The Archive Machine: The Truth Commission and the Archaeology of Apartheid

Monday, 28 March, 2022 - 16:00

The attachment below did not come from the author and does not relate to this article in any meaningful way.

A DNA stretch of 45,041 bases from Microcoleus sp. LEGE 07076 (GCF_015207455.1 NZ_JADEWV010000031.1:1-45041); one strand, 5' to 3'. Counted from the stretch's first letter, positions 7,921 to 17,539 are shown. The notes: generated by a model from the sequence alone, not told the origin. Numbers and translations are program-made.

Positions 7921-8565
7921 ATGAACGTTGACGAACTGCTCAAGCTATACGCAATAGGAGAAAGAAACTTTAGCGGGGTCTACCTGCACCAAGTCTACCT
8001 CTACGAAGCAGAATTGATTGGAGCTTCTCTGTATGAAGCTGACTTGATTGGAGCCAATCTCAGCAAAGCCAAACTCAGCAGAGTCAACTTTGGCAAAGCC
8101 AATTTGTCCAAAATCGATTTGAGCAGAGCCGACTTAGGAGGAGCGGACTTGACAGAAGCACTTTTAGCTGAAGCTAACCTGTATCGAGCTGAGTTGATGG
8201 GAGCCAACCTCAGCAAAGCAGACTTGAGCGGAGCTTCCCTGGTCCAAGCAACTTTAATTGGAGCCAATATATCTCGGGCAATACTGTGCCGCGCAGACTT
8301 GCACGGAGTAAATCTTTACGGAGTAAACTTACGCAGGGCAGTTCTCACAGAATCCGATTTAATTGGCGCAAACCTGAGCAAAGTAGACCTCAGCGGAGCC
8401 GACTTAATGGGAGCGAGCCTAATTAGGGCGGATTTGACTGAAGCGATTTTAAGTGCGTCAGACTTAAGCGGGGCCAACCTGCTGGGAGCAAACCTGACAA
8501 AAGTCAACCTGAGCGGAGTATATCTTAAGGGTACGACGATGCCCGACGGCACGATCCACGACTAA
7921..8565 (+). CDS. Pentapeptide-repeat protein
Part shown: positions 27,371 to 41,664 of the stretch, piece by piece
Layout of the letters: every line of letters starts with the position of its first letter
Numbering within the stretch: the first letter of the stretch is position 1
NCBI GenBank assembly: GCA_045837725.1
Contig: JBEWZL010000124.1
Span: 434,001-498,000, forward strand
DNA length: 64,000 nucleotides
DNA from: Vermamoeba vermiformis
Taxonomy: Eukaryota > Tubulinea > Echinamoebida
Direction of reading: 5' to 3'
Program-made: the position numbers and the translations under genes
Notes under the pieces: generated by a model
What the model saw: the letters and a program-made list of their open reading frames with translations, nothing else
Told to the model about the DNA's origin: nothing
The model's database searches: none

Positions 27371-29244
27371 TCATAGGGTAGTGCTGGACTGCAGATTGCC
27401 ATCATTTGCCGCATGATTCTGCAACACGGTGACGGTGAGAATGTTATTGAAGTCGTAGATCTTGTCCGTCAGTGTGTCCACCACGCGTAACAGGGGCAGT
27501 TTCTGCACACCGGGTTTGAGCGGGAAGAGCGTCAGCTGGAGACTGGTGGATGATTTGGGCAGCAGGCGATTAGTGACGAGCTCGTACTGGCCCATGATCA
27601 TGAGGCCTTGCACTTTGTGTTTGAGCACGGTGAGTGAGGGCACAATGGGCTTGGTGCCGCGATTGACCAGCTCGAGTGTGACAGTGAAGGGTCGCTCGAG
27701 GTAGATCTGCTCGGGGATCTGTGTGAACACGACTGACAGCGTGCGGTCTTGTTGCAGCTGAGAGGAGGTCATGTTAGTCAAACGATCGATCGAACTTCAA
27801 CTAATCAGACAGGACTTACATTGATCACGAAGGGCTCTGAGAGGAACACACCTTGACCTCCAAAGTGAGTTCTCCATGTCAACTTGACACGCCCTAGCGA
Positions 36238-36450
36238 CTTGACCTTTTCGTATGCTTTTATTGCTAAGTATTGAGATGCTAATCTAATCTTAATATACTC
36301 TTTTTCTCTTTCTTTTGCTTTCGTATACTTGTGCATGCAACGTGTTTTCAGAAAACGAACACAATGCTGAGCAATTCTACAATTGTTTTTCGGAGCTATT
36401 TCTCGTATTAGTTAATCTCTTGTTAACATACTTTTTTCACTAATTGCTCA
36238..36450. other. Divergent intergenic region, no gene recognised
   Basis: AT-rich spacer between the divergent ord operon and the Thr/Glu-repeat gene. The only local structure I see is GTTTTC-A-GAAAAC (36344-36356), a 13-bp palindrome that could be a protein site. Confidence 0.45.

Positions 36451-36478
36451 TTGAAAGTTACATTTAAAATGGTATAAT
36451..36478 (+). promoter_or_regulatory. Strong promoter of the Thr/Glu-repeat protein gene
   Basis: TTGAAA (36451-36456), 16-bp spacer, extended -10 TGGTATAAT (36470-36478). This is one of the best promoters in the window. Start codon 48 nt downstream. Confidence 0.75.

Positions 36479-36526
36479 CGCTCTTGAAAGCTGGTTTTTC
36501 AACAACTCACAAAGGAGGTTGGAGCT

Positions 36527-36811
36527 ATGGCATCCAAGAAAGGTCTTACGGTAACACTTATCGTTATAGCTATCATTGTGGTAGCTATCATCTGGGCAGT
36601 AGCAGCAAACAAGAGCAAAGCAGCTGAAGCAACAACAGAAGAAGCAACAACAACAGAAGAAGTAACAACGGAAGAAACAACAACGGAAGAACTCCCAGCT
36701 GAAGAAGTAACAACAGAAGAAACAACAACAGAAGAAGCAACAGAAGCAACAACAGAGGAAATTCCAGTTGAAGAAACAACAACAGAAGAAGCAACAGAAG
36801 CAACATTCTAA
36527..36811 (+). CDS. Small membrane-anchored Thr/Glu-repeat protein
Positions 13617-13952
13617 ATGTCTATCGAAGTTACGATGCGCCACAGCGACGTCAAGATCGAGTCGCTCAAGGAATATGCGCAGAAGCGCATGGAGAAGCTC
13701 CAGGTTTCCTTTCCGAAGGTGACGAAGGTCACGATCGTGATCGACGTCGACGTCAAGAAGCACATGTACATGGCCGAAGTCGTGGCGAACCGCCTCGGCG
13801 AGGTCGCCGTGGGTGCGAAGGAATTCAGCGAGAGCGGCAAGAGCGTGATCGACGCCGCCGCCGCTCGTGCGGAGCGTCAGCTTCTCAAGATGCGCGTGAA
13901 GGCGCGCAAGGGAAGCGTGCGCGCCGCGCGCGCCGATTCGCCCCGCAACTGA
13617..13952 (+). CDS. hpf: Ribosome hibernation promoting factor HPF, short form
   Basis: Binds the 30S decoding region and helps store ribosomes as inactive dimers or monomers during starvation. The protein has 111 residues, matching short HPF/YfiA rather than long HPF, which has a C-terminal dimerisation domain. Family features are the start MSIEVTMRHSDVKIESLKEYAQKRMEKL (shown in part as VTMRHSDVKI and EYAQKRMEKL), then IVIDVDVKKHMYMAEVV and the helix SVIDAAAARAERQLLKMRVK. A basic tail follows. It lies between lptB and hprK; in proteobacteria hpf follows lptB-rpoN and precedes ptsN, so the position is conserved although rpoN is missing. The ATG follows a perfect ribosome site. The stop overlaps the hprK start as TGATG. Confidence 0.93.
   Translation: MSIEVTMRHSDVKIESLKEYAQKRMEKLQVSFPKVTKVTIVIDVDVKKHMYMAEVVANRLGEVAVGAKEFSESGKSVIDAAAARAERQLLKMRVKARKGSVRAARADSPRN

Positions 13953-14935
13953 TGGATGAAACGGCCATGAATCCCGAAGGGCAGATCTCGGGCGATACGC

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It has been 24 years since South Africa’s Truth and Reconciliation Commission (TRC) delivered its final report to then-President Nelson Mandela, and 19 since the TRC’s Amnesty Committee presented its findings to Mandela’s successor Thabo Mbeki. There has developed during that time a range of views about the commission, most of them critical. According to Vusi Pikoli, a former anti-apartheid insurgent: “The TRC only did half the job. It gave us half-truths and half- reconciliation, quarter-reparations but full amnesty.” Joan Scott claims that the TRC functioned like a court of law but could offer nothing more than moral counsel because it lacked the capacity to punish. Mahmood Mamdani asserts that the commission indemnified white South Africans against black demands for economic redress, thereby setting back the cause of political reconciliation in South Africa. For Ronald Suresh Roberts, the TRC was the victim of a “broad-daylight abduction” by white South African liberals (led by the TRC’s deputy chairman Alex Boraine) intent on subverting the commission’s potential to effect radical change in South Africa. Robert Meister argues that the TRC advanced a reconciliation model that was essentially a “compromise with injustice” and white privilege, but that it must still be considered a success because it allowed blacks to claim at least a moral victory over apartheid. 8 “Nonwhites in South Africa were thus allowed their moral victory over apartheid only after whites had ‘won’ the cold war” against communism, Meister maintains.9 Richard Wilson declares that the TRC, celebrated often for giving thousands of individuals a voice, restricted in fact what those individuals could say and how they could say it by legally colonizing the realms of personal experience. Adam Sitze summarizes critiques of the TRC thus: that they cast the commission as an impossible machine—unworkable in its bureaucratic operation and hopeless in its aspiration to make miracles happens. While sympathetic to some, if not all, of the criticism to which the TRC has been subjected, I think it is important to point out that, with the notable exception of Joan Scott, none of the TRC’s critics is a historian. While some of these critics might have read the TRC’s seven-volume report and even attended some of the commission’s public hearings between 1996 and 1998, very few of them have worked with the TRC archive—the reams of material that TRC commissioners, officials, investigators and researchers accumulated during the two years of the commission’s existence. In what follows, I aim to present the TRC as an archive machine, a device that sought (and succeeded more than its critics are prepared to acknowledge) to make possible new lines of historical inquiry, to set the conditions for the posing of new questions about the past, and to help many gain a better understanding of apartheid while imagining new futures.

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